I’ve spent most of my life writing. For much of my career I churned out letters from the superintendent and school board, news releases, and newsletters. Long ago these made their last journey to the recycling station, occasionally stopping first to be shredded. That’s why I’m thrilled that the class anthology for Popular Fiction 1, my last year’s writing course, is available — in print and on-line. It includes my short story, “The Main Course,” a tale of family, thwarted dreams, and pickled chiles. As far as I know, the book hasn’t been out long enough to be discarded, much less shredded.
The University of Washington sponsored the anthology project, which was open to all the writing certificate program classes by genre. About ten of us in Popular Fiction participated, and those who didn’t are now saying, “I wish I’d done that. I’m definitely going to get involved in this year’s anthology.”
Why is the publication of a short story that thirty people at most might read, that is, assuming all my friends for whom I have purchased paperback copies as Christmas presents read it and some of my classmates’ friends, so important? Mostly because after I dedicated so much time and effort to the project, I want someone besides my spouse to appreciate my work.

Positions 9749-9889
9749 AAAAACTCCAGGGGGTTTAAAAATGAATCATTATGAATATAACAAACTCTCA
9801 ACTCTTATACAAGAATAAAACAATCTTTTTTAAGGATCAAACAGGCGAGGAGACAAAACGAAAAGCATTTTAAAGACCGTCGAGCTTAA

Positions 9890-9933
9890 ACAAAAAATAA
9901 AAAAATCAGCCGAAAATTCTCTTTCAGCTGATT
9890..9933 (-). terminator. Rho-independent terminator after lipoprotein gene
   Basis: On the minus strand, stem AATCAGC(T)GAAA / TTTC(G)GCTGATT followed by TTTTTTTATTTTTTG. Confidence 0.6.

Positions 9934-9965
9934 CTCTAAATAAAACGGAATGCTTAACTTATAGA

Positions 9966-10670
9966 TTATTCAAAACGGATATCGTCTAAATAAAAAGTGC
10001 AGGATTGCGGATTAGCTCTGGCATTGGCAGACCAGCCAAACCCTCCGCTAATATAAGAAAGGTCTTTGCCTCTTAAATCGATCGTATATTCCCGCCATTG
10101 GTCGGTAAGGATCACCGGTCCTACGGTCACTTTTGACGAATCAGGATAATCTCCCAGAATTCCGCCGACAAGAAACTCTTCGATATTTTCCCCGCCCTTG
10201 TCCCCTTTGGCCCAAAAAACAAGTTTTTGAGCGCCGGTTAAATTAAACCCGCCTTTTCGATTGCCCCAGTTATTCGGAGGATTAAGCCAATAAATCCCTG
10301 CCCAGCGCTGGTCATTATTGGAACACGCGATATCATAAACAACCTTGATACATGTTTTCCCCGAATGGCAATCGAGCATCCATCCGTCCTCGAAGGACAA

Also, having a substantial tangible product is a reward. In our so-called knowledge economy as well as in the service industry, workers often repeat the same activity over and over. I wrote more than five hundred school board meeting summaries, publications with a shelf life of thirty seconds, undoubtedly producing the same sense of accomplishment as changing the sheets on the same beds day after day must give a hotel maid.
As recently as yesterday, I was thinking about not getting involved in the upcoming anthology project, since the last one took me away from my other writing for at least three weeks. However, given that the odds against my novel crossing successfully through the unpredictable and risky waters of publishing are about the same as a salmon completing its life cycle and returning home safely to spawn, I’m rethinking that decision. Having two stories in publications would be very satisfying. Equally important it would simplify the problem of choosing Christmas gifts for a second year.